Cyclical and Structural Deficits on the Road to Accession: Fiscal Rules for an Enlarged European Union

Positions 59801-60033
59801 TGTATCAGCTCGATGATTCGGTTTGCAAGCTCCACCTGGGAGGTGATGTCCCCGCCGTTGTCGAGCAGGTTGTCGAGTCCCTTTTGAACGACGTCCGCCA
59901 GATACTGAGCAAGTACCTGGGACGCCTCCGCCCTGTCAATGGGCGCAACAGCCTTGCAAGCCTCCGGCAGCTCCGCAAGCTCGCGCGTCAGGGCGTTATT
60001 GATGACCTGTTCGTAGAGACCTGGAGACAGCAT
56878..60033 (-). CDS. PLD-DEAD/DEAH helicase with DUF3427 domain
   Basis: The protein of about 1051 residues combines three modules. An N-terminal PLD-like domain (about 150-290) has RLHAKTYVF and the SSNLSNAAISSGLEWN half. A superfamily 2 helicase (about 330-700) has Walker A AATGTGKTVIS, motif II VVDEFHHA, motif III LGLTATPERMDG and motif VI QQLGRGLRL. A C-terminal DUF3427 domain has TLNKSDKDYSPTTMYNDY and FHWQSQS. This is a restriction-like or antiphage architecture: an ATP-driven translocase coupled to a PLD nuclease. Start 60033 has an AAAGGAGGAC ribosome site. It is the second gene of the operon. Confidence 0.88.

The Paper is one of the first attempts to compute cyclical and structural deficits for a set of countries candidate to accession to the EU. Three main results are derived: first, the high deficits observed in candidate countries in recent years have a structural nature. Second, the fiscal stance has been pro-cyclical in candidate countries. Finally, because of higher volatility of output in these countries, the risks of surpassing the 3% budget limit that applies to all members of the EU are much higher for them. Without changing existing rules in the European Union, it is likely that candidate countries will have to undertake costly and inefficient adjustments of the last minute. Recent proposals by the European Commission would improve matters for candidate countries, without however solving some of their major potential difficulties. The Paper suggests a new fiscal rule for an enlarged European Union, which is consistent with the philosophy of the Stability and growth Pact but focuses on ex ante limits to expenditure. Such a rule would imply that in periods of growth above trend, countries are forced to run budget surplus, while in periods of economic slack they will run deficits. The rule is fully consistent with the theory of optimal tax smoothing and would, at the same time, strengthen fiscal discipline.
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